Aggarwal says that at Olympic Gold Quest, an organisation working with Indian sportspersons, she consciously talks to junior athletes about menstrual health
I was 14 when I attended my first senior national camp. It was in May 2004 in Patiala, under a foreign coach assigned for the Indian table tennis team. An endurance session was scheduled for Saturday morning — we were instructed to run at our best speed for 50 minutes.
I was determined to beat my seniors. At the same time, I was not sure if I should even run because I was on my first day of periods. But I did not want to make excuses as it was my first senior camp. So, I ran. My body wanted to give up after 15 minutes itself, but my mind did not. I kept thinking, ‘I hope I have not stained myself’.
By the time I finished, I felt like throwing up. That evening, I just lay in bed in pain. I did not know if it was even advisable to have such strenuous workouts during periods. I remained unaware of this for the next one-two years until I realised that as athletes, you just have to do it. There is no other way around it.
Because we were always surrounded by men, we never spoke about menstrual health and the issues we faced during periods. Consequently, nobody took the initiative to educate us, and as athletes, we did not know that this issue was directly related to performance. Each month, the mind took precedence over the body. Since then, I have done some heavy workouts, played some of the best matches of my life on my periods and it was completely “normal”.
So I was taken aback when I read about recent research, which revealed that an alarming number of Indian athletes miss their periods and are deficient in iron, putting them at risk of career-threatening injuries as well as long-term health consequences. It is an important finding and hopefully, will trigger conversations on this topic because right now, there is absolutely no dialogue.
The word period was such a taboo that coaches called it “ladies’ problem” — the term itself is so negative. I got along well with my coach but when I had my periods, I just told him, “I'm tired”. We never got into the details. Because of the lack of conversation, everything was up in the air.
You have to deal with practical problems and also some myths. Like we were always told to not lift weights during periods. So how do weightlifters go about their training? As athletes, we did not know if we were supposed to do core or abs workout while menstruating. But we did because we wondered what if the periods coincided with match day!
Dealing with periods was as much about mental stress as about the physical strain. You have to deal with mood swings, and are constantly worried if you are stained. If you are in the middle of a two-hour session and cannot take a long break to change, you’re just thinking, ‘Do I have a stain?’ Ultimately, it affects the way you train. And you are asking your teammates to check —this conversation used to happen all the time.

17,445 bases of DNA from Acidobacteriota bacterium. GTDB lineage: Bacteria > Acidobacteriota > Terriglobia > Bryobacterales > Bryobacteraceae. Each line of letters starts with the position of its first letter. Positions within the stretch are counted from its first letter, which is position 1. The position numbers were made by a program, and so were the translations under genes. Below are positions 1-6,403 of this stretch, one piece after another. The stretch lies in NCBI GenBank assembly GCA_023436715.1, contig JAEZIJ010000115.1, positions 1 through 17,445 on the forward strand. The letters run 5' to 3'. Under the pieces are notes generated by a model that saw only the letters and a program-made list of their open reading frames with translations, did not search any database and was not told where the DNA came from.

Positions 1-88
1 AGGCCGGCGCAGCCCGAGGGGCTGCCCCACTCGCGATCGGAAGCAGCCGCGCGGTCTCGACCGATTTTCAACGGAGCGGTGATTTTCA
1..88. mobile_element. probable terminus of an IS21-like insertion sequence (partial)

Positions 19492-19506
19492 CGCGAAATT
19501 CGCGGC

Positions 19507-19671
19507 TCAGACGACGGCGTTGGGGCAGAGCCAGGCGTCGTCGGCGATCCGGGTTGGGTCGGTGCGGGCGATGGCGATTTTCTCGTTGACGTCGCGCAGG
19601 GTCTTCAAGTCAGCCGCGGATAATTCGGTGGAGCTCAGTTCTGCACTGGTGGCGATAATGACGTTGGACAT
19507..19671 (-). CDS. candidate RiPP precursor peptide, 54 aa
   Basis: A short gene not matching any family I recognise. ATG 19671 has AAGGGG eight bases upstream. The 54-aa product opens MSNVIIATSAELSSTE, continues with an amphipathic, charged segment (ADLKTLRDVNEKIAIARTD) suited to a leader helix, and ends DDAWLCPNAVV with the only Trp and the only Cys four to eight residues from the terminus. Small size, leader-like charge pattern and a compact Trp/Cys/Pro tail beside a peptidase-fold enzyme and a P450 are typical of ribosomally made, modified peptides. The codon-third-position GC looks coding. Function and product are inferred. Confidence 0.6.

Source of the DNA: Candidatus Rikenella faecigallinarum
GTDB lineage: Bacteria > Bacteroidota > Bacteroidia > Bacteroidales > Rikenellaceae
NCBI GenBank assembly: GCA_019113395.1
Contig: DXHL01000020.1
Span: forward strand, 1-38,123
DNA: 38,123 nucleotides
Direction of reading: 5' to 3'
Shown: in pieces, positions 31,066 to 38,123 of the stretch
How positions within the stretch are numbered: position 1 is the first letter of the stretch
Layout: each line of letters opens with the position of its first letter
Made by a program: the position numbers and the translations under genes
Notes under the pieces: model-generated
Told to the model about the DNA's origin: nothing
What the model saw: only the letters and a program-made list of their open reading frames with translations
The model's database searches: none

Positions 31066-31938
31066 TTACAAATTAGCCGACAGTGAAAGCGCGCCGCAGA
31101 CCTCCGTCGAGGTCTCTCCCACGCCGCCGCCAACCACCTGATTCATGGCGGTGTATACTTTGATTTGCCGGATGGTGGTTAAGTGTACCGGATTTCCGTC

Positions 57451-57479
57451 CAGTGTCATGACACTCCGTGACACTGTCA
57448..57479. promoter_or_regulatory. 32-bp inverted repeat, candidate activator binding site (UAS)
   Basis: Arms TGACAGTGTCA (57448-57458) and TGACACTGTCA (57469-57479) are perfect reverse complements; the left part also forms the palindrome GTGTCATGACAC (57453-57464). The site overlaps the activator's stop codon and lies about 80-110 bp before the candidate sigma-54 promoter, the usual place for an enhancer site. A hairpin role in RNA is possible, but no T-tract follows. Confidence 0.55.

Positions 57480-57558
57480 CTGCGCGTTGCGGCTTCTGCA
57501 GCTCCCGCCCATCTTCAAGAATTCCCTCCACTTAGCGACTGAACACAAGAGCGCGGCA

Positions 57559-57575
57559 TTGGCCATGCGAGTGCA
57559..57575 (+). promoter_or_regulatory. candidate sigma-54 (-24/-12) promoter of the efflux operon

When the dates of important tournaments were declared, I would first figure out if my period dates were clashing. That way, I could stay prepared as most of the venues, especially in India, didn’t have good washrooms and you had to worry about simple things like disposal. While travelling, be it in India or abroad, I would always carry four things with me — polythenes, newspapers, hand wash and perfume.
Eventually, it stops being a big deal because you just grow up with these things. But when I look back, I wonder if there would have been a difference in my performance if conscious efforts had been made to help us recover better during periods. There were so many women athletes I know who took pills to delay their periods. Maybe regular testing, monitoring of periods and a specific nutritional plan could have helped them.
In my current role at Olympic Gold Quest, I deal with some of India’s top junior and senior athletes. I notice the same problems that I faced 10 years ago. We make a very conscious effort to talk to the junior athletes about it, educate them and take care on the nutrition front. But a lot more needs to be done.
These days, we have seen improvement in other sectors — you see some corporate offices and airports keeping sanitary pad dispensers. But that practice isn’t followed in sports. I have not seen it at any international tournament either.
A huge change in cultural mindset is required. Even in our everyday life, it is not okay to talk about periods. Men still find it awkward to talk about it. And in India, we have don’t have enough women coaches and trainers to bring about change. Like any other cultural shift, this is also going to take time. But in the meantime, we should try to ensure that women athletes are comfortable talking about menstrual pain and that periods are not dismissed as a “ladies’ problem”.
This article first appeared in the print edition on January 12, 2020 under the title "Match day and a 'ladies' problem". Aggarwal is a former national table tennis champion and represented India at the Beijing Olympics ‘She Said’ is a fortnightly column curated by National Editor Shalini Langer